Another source was the British actor James Mason, who had rented in the Fifties the big Italianate villa where Buster had thrown famous parties thirty years before. (He was a celebrated barbecuer and a genial host so long as the subject of conversation wasn’t himself.) Poking around in the private projection room one day, Mason was startled to find in a corner several dozen cans containing prints of high quality that Buster had stashed away and forgotten when he moved out. These, too, were added to Rohauer’s hoard. The first thing he did, as always, was to transfer them from the perishable old nitrate stock onto modern safety stock. The Paris Cinémathèque probably filled in some other gaps, for the French, unlike his compatriots, have always admired Keaton and his work.
In the late Sixties Rohauer began releasing Keaton films that had not been seen for forty years and the foundations were laid for the Keaton Vogue—or rather, since “vogue” implies a passing fashion and I think Buster is here to stay, the Age of Keaton.
October 9, 1980
Seven I would call masterpieces: Our Hospitality (1923), Sherlock Junior (1924), The Navigator (1924), Seven Chances (1925), The General (1926), Steamboat Bill Jr. (1928), and The Cameraman (1928). Of the nineteen two-reel shorts he turned out in 1920-1923, eight are of this quality. One Week (1920) was the first film he made after his amicable parting from Fatty Arbuckle, in whose comedies (second only to Chaplin’s in popularity) he had played a strong second fiddle since 1917. It is one of the three high points in his two-reelers, along with Cops and The Boat. In 1920 he also made Neighbors and The Scarecrow; in 1921 The Goat, The Playhouse, The Boat, and The Paleface; and in 1922 Cops. ↩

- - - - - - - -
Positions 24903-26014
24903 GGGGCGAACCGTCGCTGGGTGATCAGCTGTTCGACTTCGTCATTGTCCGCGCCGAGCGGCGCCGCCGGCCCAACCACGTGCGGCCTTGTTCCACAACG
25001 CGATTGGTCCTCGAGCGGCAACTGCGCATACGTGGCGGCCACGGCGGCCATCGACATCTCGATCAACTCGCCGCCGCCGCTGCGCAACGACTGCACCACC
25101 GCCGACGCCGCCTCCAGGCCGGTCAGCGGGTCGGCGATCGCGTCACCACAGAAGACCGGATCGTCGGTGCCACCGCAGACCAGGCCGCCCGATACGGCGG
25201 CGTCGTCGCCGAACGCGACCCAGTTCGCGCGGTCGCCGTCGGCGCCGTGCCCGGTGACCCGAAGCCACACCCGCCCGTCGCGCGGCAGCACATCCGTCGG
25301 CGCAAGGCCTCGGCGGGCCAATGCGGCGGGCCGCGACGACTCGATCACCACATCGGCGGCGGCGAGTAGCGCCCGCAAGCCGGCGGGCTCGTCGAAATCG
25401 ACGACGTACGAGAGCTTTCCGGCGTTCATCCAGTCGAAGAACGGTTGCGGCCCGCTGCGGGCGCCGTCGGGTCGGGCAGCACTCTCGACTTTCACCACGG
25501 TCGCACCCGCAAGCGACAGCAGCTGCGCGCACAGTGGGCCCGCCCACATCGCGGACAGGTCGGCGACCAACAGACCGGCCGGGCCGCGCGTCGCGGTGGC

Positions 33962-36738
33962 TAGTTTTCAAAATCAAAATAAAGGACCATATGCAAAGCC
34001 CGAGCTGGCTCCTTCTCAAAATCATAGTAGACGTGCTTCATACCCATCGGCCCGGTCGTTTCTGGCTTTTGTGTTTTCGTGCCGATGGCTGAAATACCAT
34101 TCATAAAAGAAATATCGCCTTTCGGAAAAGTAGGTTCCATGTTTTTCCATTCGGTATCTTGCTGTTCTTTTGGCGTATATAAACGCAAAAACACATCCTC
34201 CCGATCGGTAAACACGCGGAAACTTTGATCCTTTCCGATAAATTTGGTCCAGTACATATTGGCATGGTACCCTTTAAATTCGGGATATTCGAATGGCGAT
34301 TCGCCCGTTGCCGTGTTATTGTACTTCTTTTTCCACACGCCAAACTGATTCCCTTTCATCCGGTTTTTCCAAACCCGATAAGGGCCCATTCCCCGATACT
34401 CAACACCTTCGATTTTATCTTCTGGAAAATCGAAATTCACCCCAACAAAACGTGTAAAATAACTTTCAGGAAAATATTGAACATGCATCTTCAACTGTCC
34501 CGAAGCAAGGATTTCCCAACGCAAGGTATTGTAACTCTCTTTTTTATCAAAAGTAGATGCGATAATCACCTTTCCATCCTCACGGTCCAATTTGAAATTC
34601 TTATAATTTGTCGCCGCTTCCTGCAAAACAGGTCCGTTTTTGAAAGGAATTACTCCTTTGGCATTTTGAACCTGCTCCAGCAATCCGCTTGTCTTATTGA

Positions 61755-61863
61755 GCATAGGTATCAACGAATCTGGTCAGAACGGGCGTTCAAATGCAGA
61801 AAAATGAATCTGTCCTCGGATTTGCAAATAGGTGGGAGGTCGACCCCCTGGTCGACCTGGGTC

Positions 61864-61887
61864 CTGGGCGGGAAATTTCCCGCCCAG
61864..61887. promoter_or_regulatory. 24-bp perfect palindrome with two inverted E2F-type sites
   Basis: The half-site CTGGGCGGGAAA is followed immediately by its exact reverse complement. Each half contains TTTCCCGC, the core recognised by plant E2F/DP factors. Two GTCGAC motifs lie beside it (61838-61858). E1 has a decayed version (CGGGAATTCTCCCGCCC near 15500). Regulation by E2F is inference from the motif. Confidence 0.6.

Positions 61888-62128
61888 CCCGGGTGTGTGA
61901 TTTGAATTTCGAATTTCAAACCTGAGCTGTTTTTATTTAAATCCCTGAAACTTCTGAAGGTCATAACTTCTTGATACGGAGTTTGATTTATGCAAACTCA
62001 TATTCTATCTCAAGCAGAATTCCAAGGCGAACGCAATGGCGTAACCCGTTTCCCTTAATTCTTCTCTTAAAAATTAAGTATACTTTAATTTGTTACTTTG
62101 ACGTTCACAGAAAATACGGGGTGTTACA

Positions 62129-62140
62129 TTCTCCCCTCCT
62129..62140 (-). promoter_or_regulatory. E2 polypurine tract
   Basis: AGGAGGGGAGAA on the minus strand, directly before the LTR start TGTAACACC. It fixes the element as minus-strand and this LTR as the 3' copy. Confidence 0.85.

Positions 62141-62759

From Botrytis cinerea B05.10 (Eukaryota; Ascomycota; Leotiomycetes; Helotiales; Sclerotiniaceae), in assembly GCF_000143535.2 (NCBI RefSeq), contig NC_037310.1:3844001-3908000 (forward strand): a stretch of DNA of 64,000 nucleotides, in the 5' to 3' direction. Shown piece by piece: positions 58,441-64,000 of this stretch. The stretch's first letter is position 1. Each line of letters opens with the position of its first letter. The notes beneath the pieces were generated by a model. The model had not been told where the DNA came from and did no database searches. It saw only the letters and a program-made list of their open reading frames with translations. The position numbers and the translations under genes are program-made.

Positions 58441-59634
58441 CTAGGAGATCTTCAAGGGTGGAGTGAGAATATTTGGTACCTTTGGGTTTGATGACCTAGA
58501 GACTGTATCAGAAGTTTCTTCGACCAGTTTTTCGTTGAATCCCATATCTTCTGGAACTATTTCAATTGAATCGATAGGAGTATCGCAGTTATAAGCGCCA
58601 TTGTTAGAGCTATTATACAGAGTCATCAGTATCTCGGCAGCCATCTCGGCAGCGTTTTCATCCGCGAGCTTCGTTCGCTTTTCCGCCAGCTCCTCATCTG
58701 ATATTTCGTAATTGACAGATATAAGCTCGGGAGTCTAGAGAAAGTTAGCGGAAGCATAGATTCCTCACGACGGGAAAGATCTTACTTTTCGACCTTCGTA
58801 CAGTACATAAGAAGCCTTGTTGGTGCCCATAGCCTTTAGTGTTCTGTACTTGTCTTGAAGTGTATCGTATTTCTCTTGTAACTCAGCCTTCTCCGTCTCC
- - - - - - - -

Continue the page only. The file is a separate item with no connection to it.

I’ve found two interesting exceptions, however: ↩
One reason is the meagerness of the academic writer’s sources—”reviews in Variety” plus the Keaton family scrap-book of press clippings—again a paradoxical contrast to the nine pages it takes to list the popular writer’s sources. But, to be fair, Moews doesn’t pretend to be interested in anything about Keaton except fitting the films neatly into his Rube Goldberg theoretical contraption. ↩
Eleanor must soon have also realized. what Buster’s first wife, Natalie Talmadge, discovered: “that the man she had married was an extremely dependent person, requiring someone to help him get places on time and even to get dressed. Buster’s dependence had started with Myra’s [his mother’s] devoted attention to these matters, and it never left him. In his richer years he used the services of his manservant, Caruthers, for these function.” ↩
And it did, for twenty-five years, until he died in 1966 at seventy. ↩
My first movie was earlier, before the war. On a rippling open-air screen near our summer cottage at Sea Girt, New Jersey, I remember being thrilled by the flickering shadows of The Shooting of Dangerous Dan McGrew, a cinematization of Robert W. Service’s poem that was even cornier than the original. ↩
“Right from the beginning,” Dardis writes, “there were those who found Buster’s comedies disturbing rather than funny . This is the main reason Buster never rose to the level of universal acceptance achieved by Chaplin and Lloyd.” ↩
Serious movie addicts were rare in those days among the young, in contrast to the last two decades when I found students in my movie courses who knew as much as I did, sometimes indeed more. From their erudition, and pallor, I suspected they spent most of their waking hours looking at movies. ↩